BAKERSFIELD, Calif. — The Kern County Sheriff's Office has a Crime Prevention Unit and one of their tasks is educating both children and parents on internet safety. The unit travels to schools and groups giving presentations to students on how to stay safe and parents on how to keep their kids safe.
Elvie Martinez with the Crime Prevention Unit said they have five main topics they teach the parents, including risky sites to avoid, online predators, sharing too much information, sexting and cyberbullying.
According to Martinez, cyberbullying is one of the more important topics and parents should take it seriously. They should be aware of their children and pay attention to if they shut down or pay too close attention to their phone.
"What they would say in person they go home and say it even more. it becomes even more exaggerated," said Martinez.
Also, sexting is a lot more common than parents might think. Martinez said it can start as young as fifth grade and is illegal for anyone younger than 18. She said it's important to talk to your children about the severity of sexting and let them know exactly what it is and why it is inappropriate and potentially dangerous.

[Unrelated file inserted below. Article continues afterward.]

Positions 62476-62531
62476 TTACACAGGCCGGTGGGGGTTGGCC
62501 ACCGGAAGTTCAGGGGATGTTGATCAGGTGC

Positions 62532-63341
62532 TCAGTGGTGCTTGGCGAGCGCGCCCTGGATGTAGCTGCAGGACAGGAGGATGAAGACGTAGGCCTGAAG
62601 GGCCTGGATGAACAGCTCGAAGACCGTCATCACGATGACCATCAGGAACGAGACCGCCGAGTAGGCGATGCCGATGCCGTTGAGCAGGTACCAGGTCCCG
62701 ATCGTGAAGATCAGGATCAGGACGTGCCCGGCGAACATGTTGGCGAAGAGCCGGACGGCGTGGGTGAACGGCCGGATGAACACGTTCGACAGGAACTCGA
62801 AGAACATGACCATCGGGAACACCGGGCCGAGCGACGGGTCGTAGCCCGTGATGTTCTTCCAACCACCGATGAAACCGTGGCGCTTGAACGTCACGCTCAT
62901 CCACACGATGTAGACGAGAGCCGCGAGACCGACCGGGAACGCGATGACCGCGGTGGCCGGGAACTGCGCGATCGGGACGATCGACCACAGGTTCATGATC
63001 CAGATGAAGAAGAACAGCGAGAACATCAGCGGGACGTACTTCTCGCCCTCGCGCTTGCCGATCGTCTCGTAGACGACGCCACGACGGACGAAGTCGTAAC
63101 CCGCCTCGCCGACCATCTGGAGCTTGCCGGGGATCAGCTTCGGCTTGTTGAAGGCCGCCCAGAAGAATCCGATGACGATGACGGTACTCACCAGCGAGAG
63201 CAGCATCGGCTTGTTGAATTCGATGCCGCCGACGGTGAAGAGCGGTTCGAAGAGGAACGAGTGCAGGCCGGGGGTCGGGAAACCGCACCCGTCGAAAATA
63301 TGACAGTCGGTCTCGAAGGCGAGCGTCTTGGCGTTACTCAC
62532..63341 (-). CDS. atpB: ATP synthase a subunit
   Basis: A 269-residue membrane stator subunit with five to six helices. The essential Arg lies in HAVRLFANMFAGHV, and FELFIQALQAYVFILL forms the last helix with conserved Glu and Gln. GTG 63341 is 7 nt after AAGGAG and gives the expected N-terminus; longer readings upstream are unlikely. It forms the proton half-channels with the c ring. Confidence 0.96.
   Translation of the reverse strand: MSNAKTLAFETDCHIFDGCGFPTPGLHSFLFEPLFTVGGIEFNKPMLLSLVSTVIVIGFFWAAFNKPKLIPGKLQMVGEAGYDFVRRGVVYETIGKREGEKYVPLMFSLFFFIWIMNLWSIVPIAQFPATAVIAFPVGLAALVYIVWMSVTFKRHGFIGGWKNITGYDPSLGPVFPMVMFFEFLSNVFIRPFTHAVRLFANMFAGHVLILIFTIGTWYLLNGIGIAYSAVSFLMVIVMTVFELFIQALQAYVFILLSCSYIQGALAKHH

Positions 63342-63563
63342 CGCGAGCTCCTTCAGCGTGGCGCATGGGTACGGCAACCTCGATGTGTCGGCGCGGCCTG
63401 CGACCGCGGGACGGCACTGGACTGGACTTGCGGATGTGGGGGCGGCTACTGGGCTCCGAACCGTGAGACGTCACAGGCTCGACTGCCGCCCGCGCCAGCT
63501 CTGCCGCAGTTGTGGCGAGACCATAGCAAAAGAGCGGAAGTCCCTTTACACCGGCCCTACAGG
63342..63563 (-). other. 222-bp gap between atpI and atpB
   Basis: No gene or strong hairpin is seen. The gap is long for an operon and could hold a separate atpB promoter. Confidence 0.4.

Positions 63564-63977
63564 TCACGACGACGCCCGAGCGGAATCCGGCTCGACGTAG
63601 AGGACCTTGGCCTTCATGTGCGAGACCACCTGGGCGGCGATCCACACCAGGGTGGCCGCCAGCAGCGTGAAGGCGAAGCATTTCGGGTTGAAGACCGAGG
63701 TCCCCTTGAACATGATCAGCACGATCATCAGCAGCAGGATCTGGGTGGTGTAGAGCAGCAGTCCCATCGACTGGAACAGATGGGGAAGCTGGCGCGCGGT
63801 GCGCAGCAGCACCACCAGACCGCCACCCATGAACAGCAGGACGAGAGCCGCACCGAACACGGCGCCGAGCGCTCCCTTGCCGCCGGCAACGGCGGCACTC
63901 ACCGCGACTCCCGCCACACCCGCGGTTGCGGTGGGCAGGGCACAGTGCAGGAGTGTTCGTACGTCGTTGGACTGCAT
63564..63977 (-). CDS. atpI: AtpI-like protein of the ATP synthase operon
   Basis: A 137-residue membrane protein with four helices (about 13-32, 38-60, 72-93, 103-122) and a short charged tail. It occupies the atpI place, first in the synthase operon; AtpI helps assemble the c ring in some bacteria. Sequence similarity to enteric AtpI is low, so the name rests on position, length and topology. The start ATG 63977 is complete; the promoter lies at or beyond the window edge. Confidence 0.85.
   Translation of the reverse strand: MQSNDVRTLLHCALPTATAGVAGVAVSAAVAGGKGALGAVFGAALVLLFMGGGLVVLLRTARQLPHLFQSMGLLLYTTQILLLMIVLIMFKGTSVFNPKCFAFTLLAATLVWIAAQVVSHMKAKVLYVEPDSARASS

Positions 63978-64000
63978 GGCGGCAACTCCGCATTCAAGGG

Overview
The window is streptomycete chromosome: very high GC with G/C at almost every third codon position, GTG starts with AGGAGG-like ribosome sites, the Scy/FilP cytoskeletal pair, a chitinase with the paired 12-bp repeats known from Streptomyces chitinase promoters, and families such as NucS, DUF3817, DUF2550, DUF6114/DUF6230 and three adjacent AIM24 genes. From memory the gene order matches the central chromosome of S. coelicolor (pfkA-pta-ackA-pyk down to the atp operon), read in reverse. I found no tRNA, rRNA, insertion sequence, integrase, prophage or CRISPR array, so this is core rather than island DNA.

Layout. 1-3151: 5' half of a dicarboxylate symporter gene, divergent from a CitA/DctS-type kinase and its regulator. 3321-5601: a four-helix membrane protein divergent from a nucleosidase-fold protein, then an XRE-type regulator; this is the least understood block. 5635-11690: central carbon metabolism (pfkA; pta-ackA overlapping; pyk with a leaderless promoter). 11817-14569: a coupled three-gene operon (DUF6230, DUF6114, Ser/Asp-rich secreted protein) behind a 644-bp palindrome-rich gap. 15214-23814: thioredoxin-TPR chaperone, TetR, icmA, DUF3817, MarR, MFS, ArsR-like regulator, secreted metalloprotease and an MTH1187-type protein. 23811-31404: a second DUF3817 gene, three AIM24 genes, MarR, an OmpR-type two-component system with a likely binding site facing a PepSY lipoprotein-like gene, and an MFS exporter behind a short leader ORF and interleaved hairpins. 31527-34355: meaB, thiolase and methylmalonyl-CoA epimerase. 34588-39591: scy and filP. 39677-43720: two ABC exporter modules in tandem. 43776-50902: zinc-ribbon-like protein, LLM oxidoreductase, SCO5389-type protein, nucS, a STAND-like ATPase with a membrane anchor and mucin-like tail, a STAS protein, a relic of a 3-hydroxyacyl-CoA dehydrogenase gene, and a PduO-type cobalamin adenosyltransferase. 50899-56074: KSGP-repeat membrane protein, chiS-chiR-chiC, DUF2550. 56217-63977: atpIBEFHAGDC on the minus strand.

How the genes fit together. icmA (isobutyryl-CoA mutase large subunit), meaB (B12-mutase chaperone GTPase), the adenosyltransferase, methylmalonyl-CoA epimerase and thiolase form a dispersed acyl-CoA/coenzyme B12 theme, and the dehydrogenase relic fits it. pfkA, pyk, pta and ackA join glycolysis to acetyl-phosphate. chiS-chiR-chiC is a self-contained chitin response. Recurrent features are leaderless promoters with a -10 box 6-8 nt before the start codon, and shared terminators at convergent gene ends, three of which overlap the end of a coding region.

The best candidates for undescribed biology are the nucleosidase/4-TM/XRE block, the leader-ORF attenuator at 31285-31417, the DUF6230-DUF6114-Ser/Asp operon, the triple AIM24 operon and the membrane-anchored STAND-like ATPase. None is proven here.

Parents should also be on the lookout for "ghost" apps. These applications are disguised as innocent apps, like a calculator, but are actually tools to hide messages, pictures and more. To check these, parents should actually open every single app on a phone rather than just looking at the home screen.
"If your kid has two calculators, check one out because it's probably a vault," said Martinez.
In addition, everyone of any age needs to know that location services settings on phones can compromise your personal information. Predators can look at a photo and figure out exactly where and when it was taken, which can create an unsafe situation. Martinez said to fix this, users can go into settings and turn off location services for your camera.
For parents to keep an eye on their kid's use of cell phones, there are applications that can monitor how much data is used and track text messages. There are also apps that can lock a phone if a child is not responding to their parents.
"You know if you're trying to get them and they blow you off and they're not answering your phone call, you can block them. They can't call, they can't text, they can't do anything until they contact you," said Martinez.
Martinez said the most important thing for all of these topics is communication. Parents need to have an open dialogue with their kids about the dangers of internet safety and create an environment where conversations can be had about how to use social media in a safe way.
"Treat it like a privilege and let the kids know about being smart about using their smart phone," said Martinez.
To schedule a visit from the KCSO Crime Prevention Unit to a school or group, you can call 661-391-7559.
The unit said these are some helpful websites for parents: